I also didn’t realize how dispensable I was. I didn’t realize that I could be replaced super easily, and no one would actually care who the It Girl was, just as long as there was one. As an It Girl, you had two options; you either maintained the status under enormous pressure, or a successor was found for you. And though it seems the world is never that cut and dry, the two options once you’re an It Girl were.
My sophomore year, I was successfully dethroned as the nerdy It Girl. I was replaced by a freshman who was a combination of the It Girl that knew everything about everything nerdy and the It Girl who had huge breasts and was super lax. She was inherently flawless, at least in the temporary scheme of the high school caste system.
Honestly, I was envious. I was envious and desperate to reclaim my former glory. I did everything but beg and steal to get those guys to find me attractive again. Even though I knew how much it sucked trying to maintain my status, how much pressure was on me to be consistently perfect, and how awful it felt to be completely abandoning myself, I still wanted to be the It Girl again. I wanted to be perfect and desired.
At the same time, I was relieved. I no longer had to work, and I could become myself again. Instead of being able to list every Pokémon or to have a mental encyclopedia of every superhero ever created, I focused more on my writing, my horseback riding, and the scientific theories that I had put on the backburner. It felt good to be pure, unfiltered me again, and so I decided to let it go. I decided that I wasn’t even going to try to be the It Girl anymore. I focused on my own happiness.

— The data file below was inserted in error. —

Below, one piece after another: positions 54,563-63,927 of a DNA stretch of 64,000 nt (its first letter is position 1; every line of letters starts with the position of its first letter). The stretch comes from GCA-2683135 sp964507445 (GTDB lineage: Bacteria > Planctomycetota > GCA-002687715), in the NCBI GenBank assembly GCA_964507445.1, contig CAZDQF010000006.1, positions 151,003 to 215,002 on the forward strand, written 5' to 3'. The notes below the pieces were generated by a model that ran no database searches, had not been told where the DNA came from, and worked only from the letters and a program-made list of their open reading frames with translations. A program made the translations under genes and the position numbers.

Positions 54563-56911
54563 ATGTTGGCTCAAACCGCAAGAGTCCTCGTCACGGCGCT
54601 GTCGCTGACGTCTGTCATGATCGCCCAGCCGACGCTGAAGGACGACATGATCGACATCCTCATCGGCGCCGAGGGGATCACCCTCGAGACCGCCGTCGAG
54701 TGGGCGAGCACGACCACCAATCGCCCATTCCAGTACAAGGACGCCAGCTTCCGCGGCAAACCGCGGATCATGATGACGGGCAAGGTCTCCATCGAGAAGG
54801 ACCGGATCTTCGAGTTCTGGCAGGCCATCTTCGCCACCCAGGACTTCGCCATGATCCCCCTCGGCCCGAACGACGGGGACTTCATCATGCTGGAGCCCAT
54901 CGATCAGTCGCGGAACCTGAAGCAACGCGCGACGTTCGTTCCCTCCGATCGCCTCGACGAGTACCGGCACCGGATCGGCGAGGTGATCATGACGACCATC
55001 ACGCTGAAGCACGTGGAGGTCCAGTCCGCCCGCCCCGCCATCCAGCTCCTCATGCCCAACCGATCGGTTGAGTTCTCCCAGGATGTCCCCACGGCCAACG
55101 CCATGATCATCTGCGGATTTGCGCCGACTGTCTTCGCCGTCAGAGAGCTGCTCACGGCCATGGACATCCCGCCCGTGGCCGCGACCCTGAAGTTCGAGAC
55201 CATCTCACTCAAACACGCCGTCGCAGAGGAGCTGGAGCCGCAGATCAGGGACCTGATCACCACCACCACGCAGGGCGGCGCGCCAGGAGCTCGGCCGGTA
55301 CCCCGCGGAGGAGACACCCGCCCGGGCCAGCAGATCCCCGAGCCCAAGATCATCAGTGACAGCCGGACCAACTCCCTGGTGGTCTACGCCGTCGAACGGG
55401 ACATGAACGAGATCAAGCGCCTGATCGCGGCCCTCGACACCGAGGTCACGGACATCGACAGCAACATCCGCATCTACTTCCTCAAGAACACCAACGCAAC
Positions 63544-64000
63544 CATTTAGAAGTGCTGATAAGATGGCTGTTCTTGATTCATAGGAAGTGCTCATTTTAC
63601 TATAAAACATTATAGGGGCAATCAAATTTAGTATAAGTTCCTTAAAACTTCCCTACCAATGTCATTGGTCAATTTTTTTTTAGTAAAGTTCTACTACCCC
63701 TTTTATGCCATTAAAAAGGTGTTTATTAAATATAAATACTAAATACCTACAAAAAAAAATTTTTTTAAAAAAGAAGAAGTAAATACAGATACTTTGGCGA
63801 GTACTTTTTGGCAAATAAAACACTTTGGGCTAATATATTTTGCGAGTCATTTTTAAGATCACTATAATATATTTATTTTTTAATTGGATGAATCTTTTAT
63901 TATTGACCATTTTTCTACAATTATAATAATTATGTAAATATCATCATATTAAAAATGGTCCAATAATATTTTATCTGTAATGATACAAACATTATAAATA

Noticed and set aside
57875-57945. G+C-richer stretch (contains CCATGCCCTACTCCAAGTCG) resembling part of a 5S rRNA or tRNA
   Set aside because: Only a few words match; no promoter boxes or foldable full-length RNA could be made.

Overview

Post-dethroning, I became an observer. I observed other girls trying to make guys like them. I saw them giving up how funny, intelligent, and fierce they were to impress some guys that they would never see after they graduated. It was depressing to watch, and then I realized that I was that girl once.
The thing about being an “It Girl” is that every single last girl in the world is an “It Girl.” I know it sounds cheesy, but the whole “It Girl” thing doesn’t actually exist, because there’s someone in the world who you are perfect for. Someone who will let you be silly with them and who won’t judge you when you mouth-harass a Chipotle burrito. You are flawless, and you shouldn’t change to be desired.
And you know what? You shouldn’t change yourself to begin with. The guys who want you will want you for who you are, not for who you try to be. Don’t succumb to the pressure of impressing people that are temporary. Don’t lose yourself because you want a boyfriend. Guys who don’t want you for you aren’t worth your time and effort.
Long story short? Don’t change to be the “It Girl” because the “It Girl” doesn’t exist. Wear makeup and nice clothes for you. Read comics and watch movies for you. Don’t waste your money trying to fit a stereotype. That’s money that you could be spending on Ben & Jerry’s, which is almost always better than high school boys anyways. (Image via The CW.)